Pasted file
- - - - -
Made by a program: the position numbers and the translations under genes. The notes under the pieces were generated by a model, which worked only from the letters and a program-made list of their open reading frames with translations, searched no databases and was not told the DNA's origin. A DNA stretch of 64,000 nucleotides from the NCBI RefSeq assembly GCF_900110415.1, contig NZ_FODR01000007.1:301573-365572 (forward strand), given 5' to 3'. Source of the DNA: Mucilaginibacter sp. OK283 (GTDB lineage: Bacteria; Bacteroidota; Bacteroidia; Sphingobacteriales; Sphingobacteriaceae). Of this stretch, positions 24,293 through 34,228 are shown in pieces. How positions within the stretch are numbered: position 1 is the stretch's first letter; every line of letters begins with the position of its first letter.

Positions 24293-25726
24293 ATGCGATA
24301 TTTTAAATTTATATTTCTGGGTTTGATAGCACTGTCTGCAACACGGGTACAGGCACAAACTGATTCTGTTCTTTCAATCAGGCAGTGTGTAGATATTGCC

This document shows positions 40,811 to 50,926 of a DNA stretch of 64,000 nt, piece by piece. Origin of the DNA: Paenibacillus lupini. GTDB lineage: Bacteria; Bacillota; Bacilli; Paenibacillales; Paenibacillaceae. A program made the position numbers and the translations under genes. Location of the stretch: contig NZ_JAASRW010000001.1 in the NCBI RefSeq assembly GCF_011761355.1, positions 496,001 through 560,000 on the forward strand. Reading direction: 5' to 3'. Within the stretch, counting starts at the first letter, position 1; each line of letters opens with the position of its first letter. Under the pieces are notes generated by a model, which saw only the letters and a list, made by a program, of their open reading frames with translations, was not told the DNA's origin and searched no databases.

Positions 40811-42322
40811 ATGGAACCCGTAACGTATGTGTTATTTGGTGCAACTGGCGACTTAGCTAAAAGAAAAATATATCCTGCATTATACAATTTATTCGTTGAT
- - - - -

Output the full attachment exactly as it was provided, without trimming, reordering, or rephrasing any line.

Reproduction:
Made by a program: the position numbers and the translations under genes. The notes under the pieces were generated by a model, which worked only from the letters and a program-made list of their open reading frames with translations, searched no databases and was not told the DNA's origin. A DNA stretch of 64,000 nucleotides from the NCBI RefSeq assembly GCF_900110415.1, contig NZ_FODR01000007.1:301573-365572 (forward strand), given 5' to 3'. Source of the DNA: Mucilaginibacter sp. OK283 (GTDB lineage: Bacteria; Bacteroidota; Bacteroidia; Sphingobacteriales; Sphingobacteriaceae). Of this stretch, positions 24,293 through 34,228 are shown in pieces. How positions within the stretch are numbered: position 1 is the stretch's first letter; every line of letters begins with the position of its first letter.

Positions 24293-25726
24293 ATGCGATA
24301 TTTTAAATTTATATTTCTGGGTTTGATAGCACTGTCTGCAACACGGGTACAGGCACAAACTGATTCTGTTCTTTCAATCAGGCAGTGTGTAGATATTGCC

This document shows positions 40,811 to 50,926 of a DNA stretch of 64,000 nt, piece by piece. Origin of the DNA: Paenibacillus lupini. GTDB lineage: Bacteria; Bacillota; Bacilli; Paenibacillales; Paenibacillaceae. A program made the position numbers and the translations under genes. Location of the stretch: contig NZ_JAASRW010000001.1 in the NCBI RefSeq assembly GCF_011761355.1, positions 496,001 through 560,000 on the forward strand. Reading direction: 5' to 3'. Within the stretch, counting starts at the first letter, position 1; each line of letters opens with the position of its first letter. Under the pieces are notes generated by a model, which saw only the letters and a list, made by a program, of their open reading frames with translations, was not told the DNA's origin and searched no databases.

Positions 40811-42322
40811 ATGGAACCCGTAACGTATGTGTTATTTGGTGCAACTGGCGACTTAGCTAAAAGAAAAATATATCCTGCATTATACAATTTATTCGTTGAT